The #MeToo movement is still going strong in 2018. This year, more than 100 powerful people have been accused of sexual misconduct, according to an ongoing Vox list that parses news reports. The movement, which became mainstream in 2017 after a number of women publicly accused producer Harvey Weinstein of sexual harassment and assault, aims to show solidarity with, and de-stigmatize, victims. The result is that more women have felt empowered to come forward and bring their abusers to justice. Here’s a look at the numbers this year by industry:
Cryptocurrency bit the dust
This was not a good year for the blockchain — at least as far as the value of its currencies. Bitcoin — the marquee cryptocurrency — peaked at around $20,000 at the end of last year. It’s been all downhill from there. Bitcoin’s price has fallen more than 70 percent since Jan. 1.
Teens think Juul is cuul; regulators not so much
At least some venture capitalists and teens have found common ground this year with e-cigarette unicorn Juul. The $15 billion startup, which sells USB-shaped devices that dispense nicotine vapor, owns about 70 percent of the U.S. vaping market.
But the company has been a bane to parents and regulators, who’ve come after it for being a risk for teens. In November, Juul stopped selling most of its flavored pods in retail stores and stopped promoting on social media, ahead of measures by the Food and Drug Administration that would have done essentially the same thing. Whether that stunts Juul use remains to be seen, but Juul’s relative search traffic on Google has declined from its peak last month.
Trillion is the new $100 billion valuation
After long speculation on who would reach the milestone, Apple in August became the first U.S. public company to have a market cap of $1 trillion. A month later, Amazon briefly hit the $1 trillion mark during intraday trading. Hiding in the wings, there’s Microsoft, which hasn’t reached a trillion but currently holds the title of most valuable public company thanks to a recent decline in Apple’s stock price. What does this all mean? The biggest tech companies are getting even bigger. Also, inflation means a trillion isn’t what it used to be.
A blue wave swept the House for midterm elections
Halfway through President Trump’s term, his party suffered a defeat as Democrats added 39 seats in the House to achieve a majority. The change will provide a check on presidential powers and a receptive audience for special counsel Robert Mueller, should he find proof of illegal conduct during the 2016 presidential elections. That said, the “blue wave” fell short and failed to unseat Republican majorities in the Senate and in governorships around the country.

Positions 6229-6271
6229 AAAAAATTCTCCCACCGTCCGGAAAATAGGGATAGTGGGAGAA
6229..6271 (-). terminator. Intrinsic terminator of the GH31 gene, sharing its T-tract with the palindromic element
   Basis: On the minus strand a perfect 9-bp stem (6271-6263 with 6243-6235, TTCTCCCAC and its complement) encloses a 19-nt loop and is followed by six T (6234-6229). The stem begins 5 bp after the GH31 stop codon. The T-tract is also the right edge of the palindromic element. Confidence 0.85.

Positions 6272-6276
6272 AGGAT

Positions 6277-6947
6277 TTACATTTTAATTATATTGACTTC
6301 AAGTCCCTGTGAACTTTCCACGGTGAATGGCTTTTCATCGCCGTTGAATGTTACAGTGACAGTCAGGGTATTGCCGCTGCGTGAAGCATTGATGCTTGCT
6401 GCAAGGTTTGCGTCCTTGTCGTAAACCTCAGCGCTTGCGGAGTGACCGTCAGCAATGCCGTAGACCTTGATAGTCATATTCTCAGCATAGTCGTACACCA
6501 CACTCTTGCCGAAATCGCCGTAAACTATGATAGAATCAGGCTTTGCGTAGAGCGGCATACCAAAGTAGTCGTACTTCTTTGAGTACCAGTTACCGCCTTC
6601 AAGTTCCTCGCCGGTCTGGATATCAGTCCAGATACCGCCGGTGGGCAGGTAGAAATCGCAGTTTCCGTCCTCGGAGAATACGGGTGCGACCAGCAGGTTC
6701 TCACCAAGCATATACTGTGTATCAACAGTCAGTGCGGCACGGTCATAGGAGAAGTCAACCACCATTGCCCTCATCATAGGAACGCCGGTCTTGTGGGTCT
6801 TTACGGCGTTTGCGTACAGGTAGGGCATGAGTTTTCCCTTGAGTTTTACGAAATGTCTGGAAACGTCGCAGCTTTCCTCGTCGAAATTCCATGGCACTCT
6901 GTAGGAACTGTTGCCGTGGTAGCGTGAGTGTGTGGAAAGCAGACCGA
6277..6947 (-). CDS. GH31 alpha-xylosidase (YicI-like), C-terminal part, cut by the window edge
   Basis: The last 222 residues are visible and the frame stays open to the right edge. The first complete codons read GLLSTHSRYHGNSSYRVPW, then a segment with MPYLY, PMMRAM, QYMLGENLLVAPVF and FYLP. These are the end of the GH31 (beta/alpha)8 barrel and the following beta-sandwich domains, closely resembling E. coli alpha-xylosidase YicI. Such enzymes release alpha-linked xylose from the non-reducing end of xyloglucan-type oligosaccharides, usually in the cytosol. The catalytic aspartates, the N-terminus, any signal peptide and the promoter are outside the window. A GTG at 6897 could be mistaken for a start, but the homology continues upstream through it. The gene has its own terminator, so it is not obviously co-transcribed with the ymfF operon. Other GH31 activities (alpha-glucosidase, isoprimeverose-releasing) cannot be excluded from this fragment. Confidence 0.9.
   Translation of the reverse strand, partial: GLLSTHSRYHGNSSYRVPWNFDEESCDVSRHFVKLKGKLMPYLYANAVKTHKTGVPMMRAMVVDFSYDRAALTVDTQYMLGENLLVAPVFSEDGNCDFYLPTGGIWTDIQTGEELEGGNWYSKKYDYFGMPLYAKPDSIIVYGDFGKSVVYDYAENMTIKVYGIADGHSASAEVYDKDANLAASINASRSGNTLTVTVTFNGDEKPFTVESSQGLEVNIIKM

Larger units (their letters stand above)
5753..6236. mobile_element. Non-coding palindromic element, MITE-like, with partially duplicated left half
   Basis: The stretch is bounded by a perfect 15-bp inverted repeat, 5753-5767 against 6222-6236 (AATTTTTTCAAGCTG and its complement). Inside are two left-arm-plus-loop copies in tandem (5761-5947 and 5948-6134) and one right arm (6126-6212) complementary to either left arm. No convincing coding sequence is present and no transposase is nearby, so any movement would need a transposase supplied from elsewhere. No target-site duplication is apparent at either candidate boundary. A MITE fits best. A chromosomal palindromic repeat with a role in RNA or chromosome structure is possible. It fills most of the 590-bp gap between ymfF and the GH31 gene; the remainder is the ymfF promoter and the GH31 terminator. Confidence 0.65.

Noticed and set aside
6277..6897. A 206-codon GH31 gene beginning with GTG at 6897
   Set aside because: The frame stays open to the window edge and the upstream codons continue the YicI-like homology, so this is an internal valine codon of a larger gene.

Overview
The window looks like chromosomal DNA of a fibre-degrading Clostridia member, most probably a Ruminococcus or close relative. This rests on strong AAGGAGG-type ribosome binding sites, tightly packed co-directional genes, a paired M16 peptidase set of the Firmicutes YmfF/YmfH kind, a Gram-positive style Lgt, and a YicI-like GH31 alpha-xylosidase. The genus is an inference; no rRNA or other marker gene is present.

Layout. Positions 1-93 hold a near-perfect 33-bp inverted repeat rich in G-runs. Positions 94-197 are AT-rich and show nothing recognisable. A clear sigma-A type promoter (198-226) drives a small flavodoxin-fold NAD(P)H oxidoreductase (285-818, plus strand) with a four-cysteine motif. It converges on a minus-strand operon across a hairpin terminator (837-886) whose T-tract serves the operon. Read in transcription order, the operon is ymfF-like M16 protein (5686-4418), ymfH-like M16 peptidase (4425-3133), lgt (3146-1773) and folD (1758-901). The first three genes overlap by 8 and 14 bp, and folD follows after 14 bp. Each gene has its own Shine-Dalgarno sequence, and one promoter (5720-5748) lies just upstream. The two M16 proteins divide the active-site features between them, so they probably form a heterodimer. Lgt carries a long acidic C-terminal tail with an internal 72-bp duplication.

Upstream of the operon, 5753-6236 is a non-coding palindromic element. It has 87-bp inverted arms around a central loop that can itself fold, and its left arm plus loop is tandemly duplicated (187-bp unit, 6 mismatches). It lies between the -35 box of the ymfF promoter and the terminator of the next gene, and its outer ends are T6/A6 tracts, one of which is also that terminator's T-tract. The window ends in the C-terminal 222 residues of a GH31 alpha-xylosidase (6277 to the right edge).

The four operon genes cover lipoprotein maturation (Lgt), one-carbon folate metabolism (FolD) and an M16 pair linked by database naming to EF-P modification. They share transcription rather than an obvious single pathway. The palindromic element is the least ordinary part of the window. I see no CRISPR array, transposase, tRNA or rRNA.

Tech companies are spending record amounts on fixed assets
Internet companies are pushing capital expenditure to new heights. The biggest tech companies — Google, Facebook, Apple, Amazon and Microsoft — are acquiring everything from real estate to data centers to warehouses in order to keep up with customer demand and each other. It remains to be seen whether investing all this cash will put more distance between these companies and their competitors or if it will just be another burden on their balance sheets.
The winner of the battle royale: Fortnite
This has been a great year for free-to-play video games, especially those that can be played on smartphones. Epic Games’ Fortnite had the highest revenue this year, from January to November, according to data from SuperData/Nielsen. The measurement firm noted that Fortnite has been neck and neck with its No. 2, Tencent’s Honour of Kings, which also added a battle royale mode.
Indeed, battle royale — a genre in which numerous (usually 100) players fight to be the last man/woman standing — is the real winner. It went from rare to mainstream in just two years. SuperData, which is now owned by Nielsen, wouldn’t provide revenue numbers as they had earlier this year. At the time, Fortnite brought in a record $318 million in revenue in one month — not bad for a game that doesn’t actually require you to buy anything.
Americans moved on from MoviePass
Worth $3,000 per share last December, MoviePass parent company Helios Matheson Analytics is now trading for around 2 cents a share. Its pricing model seemed too good to be true: You could basically see as many movies in the theater as you wanted for $10 a month — about the price of a single movie theater ticket. It was.
Unsurprisingly, the company burned through cash and had to raise prices and limit its offerings. Recently, MoviePass added a three-tiered payment plan that’s much more down to earth. The move sent the stock up 16 percent earlier this month — not a very difficult feat for something priced so low.